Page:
Women candidates for public office such as Sarah Palin, Michele Bachmann and Hillary Clinton certainly get plenty of attention when running, but a new study shows a continuing gender gap in American politics when it comes to women seeking and holding office.
Based on a survey of 4,000 lawyers, activists, business leaders and educators, the study, "Men Rule: The Continued Under-Representation of Women in U.S. Politics," says the gap in interest in running for office remains about the same as a decade ago.
Conducted by Jennifer Lewis, of American University's School of Public Affairs, and Richard Fox, of Loyola Marymount University, the study says there are seven main reasons why:
1. Women are substantially more likely than men to perceive the electoral environment as highly competitive and biased against female candidates.
2. Hillary Clinton and Sarah Palin’s candidacies aggravated women’s perceptions of gender bias in the electoral arena.
3. Women are much less likely than men to think they are qualified to run for office.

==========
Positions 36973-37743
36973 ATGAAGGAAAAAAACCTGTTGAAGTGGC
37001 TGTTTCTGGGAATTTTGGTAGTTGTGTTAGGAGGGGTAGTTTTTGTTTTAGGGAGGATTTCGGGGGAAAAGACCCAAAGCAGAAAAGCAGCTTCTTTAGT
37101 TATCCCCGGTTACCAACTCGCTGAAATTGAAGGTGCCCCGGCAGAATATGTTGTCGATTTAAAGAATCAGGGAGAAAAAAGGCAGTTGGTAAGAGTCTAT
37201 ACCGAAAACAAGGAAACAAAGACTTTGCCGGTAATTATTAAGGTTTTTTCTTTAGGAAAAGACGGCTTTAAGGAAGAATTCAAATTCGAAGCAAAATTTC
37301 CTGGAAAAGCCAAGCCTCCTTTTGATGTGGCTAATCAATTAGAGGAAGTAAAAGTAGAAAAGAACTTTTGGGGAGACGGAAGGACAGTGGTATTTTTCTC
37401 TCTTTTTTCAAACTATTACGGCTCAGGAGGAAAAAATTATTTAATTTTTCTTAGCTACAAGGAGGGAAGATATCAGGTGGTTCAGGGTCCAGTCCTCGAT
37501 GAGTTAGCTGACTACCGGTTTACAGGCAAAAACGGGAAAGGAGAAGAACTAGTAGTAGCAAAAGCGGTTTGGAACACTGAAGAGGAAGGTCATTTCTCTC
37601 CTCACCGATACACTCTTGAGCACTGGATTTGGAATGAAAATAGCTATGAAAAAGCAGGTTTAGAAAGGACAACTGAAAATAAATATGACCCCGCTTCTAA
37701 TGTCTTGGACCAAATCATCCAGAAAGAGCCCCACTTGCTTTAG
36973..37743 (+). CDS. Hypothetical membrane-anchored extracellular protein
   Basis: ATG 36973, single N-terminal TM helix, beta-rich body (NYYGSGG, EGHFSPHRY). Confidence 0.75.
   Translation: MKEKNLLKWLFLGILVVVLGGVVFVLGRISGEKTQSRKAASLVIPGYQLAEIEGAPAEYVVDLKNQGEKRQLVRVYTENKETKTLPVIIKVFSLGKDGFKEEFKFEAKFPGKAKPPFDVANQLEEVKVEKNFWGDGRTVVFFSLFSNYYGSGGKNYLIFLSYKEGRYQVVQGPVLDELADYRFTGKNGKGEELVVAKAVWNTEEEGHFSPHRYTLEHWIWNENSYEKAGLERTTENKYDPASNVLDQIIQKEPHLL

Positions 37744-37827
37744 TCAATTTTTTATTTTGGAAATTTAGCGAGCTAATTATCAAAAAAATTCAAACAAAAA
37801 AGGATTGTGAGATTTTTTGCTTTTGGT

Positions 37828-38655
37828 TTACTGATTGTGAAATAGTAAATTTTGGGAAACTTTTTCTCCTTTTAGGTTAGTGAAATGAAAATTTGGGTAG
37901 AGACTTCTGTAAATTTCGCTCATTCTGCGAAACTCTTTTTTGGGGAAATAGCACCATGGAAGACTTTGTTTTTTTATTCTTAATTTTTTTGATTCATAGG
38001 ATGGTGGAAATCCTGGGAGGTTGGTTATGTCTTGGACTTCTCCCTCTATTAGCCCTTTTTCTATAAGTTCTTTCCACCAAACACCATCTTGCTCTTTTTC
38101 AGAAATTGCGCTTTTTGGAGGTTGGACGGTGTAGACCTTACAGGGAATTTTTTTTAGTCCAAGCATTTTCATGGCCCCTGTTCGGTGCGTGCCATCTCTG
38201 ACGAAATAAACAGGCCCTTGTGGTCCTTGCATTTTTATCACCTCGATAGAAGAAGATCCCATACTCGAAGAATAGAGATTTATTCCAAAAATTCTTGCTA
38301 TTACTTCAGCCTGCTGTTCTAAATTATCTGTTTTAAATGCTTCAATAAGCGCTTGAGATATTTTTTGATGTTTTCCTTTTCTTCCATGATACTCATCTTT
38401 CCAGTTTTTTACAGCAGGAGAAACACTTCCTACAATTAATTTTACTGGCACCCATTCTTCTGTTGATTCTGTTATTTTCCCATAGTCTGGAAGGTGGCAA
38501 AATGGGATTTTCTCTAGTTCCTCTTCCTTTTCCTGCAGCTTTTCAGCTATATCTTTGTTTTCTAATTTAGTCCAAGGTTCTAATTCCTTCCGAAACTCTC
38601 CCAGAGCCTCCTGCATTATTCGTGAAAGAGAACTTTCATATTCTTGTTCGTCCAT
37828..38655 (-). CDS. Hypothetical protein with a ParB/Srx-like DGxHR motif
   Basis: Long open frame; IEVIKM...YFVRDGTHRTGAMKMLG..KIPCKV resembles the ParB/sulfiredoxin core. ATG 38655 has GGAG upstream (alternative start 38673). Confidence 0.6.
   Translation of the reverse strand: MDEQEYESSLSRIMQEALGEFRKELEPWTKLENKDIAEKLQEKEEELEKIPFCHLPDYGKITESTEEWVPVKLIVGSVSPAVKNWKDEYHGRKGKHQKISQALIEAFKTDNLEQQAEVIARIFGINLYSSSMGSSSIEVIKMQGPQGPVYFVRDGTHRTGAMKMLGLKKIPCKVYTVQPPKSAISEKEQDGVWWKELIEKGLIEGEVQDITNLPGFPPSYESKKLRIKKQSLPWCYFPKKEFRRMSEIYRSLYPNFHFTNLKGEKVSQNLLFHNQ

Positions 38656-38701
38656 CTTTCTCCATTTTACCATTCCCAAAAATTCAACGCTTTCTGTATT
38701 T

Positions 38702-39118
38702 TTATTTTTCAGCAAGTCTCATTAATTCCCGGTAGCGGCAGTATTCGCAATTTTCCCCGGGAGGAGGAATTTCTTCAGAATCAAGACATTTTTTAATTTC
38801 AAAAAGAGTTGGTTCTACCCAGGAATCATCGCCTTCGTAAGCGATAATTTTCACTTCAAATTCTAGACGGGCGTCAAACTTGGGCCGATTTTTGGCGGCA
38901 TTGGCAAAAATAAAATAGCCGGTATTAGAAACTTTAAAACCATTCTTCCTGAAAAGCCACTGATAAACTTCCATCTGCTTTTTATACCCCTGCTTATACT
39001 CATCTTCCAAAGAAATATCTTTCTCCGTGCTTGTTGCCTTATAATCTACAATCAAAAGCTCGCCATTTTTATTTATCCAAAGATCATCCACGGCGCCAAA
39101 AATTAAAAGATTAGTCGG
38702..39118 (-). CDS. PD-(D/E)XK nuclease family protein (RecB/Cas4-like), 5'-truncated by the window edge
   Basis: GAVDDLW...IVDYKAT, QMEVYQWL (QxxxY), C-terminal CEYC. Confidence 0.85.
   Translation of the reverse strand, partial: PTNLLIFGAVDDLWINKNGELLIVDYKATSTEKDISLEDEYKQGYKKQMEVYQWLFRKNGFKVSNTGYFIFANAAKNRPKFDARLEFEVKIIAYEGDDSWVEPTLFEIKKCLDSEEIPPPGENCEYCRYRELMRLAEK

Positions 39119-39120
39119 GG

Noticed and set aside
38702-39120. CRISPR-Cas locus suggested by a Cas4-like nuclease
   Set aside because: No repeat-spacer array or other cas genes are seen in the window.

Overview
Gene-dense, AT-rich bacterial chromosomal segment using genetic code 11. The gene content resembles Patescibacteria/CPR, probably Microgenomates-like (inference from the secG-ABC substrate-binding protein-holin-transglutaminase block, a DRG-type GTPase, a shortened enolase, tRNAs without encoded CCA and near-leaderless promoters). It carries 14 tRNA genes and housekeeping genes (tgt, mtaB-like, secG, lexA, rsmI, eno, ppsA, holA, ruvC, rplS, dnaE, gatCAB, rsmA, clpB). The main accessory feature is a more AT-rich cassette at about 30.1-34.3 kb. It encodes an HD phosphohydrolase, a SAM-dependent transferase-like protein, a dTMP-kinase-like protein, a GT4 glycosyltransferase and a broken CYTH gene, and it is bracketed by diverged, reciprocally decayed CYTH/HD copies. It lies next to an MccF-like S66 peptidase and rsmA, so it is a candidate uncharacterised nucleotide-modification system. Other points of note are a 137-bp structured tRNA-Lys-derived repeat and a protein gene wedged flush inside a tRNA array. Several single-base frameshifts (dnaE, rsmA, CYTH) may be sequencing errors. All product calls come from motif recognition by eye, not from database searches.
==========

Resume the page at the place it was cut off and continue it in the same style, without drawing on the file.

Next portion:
4. Female potential candidates are less competitive, less confident, and more risk averse than their male counterparts.
5. Women react more negatively than men to many aspects of modern campaigns.
6. Women are less likely than men to receive the suggestion to run for office – from anyone.
7. Women are still responsible for the majority of childcare and household tasks.
Pennsylvania, of course, is among states with the lowest participation of women. According to the Rutgers Center for American Women and Politics, for example, the state ranks 42nd in the proportion of women in the legislature.
I've often said and written that in decades covering politics and government my experience is women in office tend to be far more interested and engaged in actual public service while men in office tend to be far more interested in their own advancement and/or protecting their incumbency.
And while there are certainly exceptions to this on both sides of the gender gap, there's no question that politics is mostly a good old boys club.
But since most of the reasons cited in the "Men Rule" study are tied to womens' perceptions of themselves and the process, maybe it's time more women -- excuse the expression -- man up.
Not only would democracy be better served by legislative bodies more representative of the population, it's a virtual certainty more women would reduce government gridlock which, as we all know, is largely the result of testoserone-driven, whose-is-bigger, egomaniacal posturing.
So I suggest that more women get out there and GRRRR.